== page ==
Another four days of simulator duty. It's worth noting that a premium is paid to any sucker (like me) who is assigned simulator support (that is, occupying one's regular flying seat in support of someone else's training) for two consecutive days. Because it's not fun. And it's even less fun four days in a row.
I have long felt that operating an airplane in a crisis situation plays at the limit of at least some human capacities. If the job were any more difficult at these moments it would be simply beyond the abilities of most people to do. It's arguably already so for a great majority of people, due not so much to capacity as to a want of years of training and immersion in a complex subject matter. And while it is exhilarating to know what's out there at the ragged edge, it's a tiring--exhausting, even--place to have to spend much time. We spend a fair amount of each simulator session fighting against a gut feeling that we're about to get sucked under water. We move from one crisis to another to another, and before we can triumph over a crisis we must first and above all hold on. Failure--the inability to rise to meet the challenge before you--looms large always, as it naturally would at the edge. And when it's your career that hangs in the balance, or at the very least a hell of a lot of hassle and scrutiny and stress, then what might be considered a fun little personal experiment becomes an ugly monster in mid-swat. The only thing making extra simulator duty tolerable is that I'm not usually the guy who is being closely watched (though we can be damn sure that any significant fuck-up on my part would be duly noted). Well, that and the premium pay.
Today I supported the regular, yearly recurrent training of a couple of veterans. The captain was a few years older than me, a guy who has been on the airplane for near to 20 years. And the engineer was what we call a "retread," a guy who has passed the age of 60, the age at which by regulation you can no longer occupy a pilot's seat. But there is no age limit on being an engineer, so many of these guys, instead of just retiring (as they would have to do at most airlines), move from the captain's seat back to the engineer's seat for a few more years. (It's ironic that the most junior and the most senior people at the company occupy this seat.) And in the DC-8, the engineer works his or her ass off in emergency situations.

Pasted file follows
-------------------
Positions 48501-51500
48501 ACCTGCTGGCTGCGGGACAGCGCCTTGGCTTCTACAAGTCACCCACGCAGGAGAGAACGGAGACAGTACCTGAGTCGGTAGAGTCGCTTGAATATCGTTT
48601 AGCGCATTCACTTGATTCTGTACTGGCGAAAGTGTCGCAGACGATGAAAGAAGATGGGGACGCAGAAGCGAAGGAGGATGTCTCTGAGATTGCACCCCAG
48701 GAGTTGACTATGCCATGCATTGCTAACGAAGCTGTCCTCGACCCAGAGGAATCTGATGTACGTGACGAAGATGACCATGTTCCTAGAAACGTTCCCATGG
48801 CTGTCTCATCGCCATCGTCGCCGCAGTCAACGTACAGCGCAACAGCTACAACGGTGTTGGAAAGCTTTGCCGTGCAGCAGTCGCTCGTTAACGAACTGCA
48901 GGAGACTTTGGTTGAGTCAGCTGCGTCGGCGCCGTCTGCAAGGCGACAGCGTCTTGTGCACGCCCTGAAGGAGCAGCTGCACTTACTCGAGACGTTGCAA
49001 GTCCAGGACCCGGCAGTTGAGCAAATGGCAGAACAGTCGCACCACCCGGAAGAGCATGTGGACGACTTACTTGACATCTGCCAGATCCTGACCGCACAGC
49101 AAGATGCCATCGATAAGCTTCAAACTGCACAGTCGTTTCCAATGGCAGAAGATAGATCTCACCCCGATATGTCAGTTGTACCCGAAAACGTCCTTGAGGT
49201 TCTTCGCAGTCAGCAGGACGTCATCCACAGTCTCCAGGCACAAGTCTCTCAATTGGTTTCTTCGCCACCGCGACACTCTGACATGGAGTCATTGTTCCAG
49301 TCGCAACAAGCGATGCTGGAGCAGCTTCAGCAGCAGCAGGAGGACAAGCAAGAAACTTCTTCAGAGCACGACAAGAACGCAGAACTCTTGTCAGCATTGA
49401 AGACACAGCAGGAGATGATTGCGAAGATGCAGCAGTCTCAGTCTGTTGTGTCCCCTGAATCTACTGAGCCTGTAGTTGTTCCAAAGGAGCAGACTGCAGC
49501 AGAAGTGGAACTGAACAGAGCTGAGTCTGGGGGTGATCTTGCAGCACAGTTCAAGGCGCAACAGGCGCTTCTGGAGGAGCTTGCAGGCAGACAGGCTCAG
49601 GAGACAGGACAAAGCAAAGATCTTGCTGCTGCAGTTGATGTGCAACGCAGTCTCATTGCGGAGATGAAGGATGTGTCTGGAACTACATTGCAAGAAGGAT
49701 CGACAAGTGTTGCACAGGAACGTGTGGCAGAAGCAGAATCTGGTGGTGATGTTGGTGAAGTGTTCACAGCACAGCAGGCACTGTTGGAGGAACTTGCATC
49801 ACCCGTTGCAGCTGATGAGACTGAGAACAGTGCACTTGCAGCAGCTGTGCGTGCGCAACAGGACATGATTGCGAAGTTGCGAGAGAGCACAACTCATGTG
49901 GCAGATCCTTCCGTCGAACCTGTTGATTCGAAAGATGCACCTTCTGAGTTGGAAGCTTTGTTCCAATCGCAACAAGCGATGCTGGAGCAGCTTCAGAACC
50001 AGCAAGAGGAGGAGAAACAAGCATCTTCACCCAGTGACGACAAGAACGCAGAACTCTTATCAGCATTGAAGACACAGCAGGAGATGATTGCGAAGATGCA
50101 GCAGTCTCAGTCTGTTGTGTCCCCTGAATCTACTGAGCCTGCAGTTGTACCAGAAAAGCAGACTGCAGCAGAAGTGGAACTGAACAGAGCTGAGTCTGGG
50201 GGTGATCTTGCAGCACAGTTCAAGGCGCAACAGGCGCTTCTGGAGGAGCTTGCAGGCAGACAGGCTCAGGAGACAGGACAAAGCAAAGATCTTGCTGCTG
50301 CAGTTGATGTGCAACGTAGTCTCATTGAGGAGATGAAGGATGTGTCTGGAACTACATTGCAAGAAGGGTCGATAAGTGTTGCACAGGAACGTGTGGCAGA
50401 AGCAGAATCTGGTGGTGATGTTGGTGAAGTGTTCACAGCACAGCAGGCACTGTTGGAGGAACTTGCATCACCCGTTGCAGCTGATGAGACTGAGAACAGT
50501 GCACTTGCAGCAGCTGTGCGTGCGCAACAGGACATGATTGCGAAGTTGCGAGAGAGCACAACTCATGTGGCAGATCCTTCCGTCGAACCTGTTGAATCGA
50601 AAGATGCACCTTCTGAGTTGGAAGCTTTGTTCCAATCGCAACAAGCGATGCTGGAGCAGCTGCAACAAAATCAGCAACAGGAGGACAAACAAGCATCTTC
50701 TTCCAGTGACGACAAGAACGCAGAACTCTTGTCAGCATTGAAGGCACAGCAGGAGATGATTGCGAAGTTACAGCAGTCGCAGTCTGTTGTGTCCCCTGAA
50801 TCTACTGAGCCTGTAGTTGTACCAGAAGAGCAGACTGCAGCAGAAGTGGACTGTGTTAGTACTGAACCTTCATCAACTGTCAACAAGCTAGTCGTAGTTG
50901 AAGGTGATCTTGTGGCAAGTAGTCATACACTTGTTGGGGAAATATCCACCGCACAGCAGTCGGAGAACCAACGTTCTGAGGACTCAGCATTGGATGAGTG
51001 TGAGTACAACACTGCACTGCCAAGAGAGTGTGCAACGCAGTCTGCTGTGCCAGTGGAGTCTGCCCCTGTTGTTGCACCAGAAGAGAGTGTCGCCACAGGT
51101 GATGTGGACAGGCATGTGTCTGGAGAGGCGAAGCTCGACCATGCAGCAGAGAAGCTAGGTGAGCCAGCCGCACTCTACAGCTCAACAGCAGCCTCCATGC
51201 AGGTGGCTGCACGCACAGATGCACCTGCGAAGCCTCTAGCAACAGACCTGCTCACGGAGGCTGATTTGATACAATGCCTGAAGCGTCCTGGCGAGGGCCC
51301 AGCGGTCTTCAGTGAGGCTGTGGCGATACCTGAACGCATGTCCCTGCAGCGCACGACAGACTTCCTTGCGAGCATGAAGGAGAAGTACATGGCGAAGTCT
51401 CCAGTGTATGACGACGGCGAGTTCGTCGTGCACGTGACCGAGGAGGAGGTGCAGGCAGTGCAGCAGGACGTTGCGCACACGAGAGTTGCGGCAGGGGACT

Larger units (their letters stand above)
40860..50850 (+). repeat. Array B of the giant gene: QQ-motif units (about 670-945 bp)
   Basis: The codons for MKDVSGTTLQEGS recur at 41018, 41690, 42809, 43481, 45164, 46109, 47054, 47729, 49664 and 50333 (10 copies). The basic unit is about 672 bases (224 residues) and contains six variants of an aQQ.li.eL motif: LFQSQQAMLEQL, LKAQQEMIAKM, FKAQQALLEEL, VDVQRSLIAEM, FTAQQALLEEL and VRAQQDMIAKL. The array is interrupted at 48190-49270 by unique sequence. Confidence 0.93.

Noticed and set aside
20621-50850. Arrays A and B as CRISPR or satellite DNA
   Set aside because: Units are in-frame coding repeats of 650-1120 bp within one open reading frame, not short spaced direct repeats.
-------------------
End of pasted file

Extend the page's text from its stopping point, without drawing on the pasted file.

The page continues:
All these impressions of simulator service are a recurring theme for me (and for the blog, I know). But in my defense there's a lot of the experience that's really extraordinary and even profound in a certain way. It goes back to that probing of human limitations, I suppose. What I thought about during today's duty, though, was the slightly sad shift these retreads go thru after their 60th birthday. The engineer today had been a captain in the DC-8 for a long time, and had been in the back seat now for a year or two. They take a significant pay cut, and find themselves, after finishing a long stint of commanding a crew and many millions of dollars of machinery and cargo, now having to follow the lead of someone perhaps half their age and experience. Maybe we should all be happy that they aren't forced to retire if they're not ready to do so; there are very few airlines left flying three-seat airplanes, so in that sense they're really lucky. But I can see the difficulty of being a hale and hearty 60 years of age and being told that you've suddenly passed an arbitrary point and are no longer able to do something. And where this guy had until recently been in a situation in life where, like a senior doctor or lawyer, he was earning his best salary while having his easiest schedule, where everyone he meets in the industry accords him a certain deference, now he is the chore-monkey of the airplane, finding himself at the end of his career sorely abused and overworked for his reduced salary.
I felt for the guy. He didn't seem to be enjoying himself--I couldn't blame him there--and he seemed to have an attitude where he might be one emergency scenario away from unstrapping himself from the seat and declaring himself gone. Today was for practice. Tomorrow I get to assist in their actual checkouts. Ah well, he's seen a lot more checkrides in his 62 years than I have in my 43. I'm sure he'll do fine.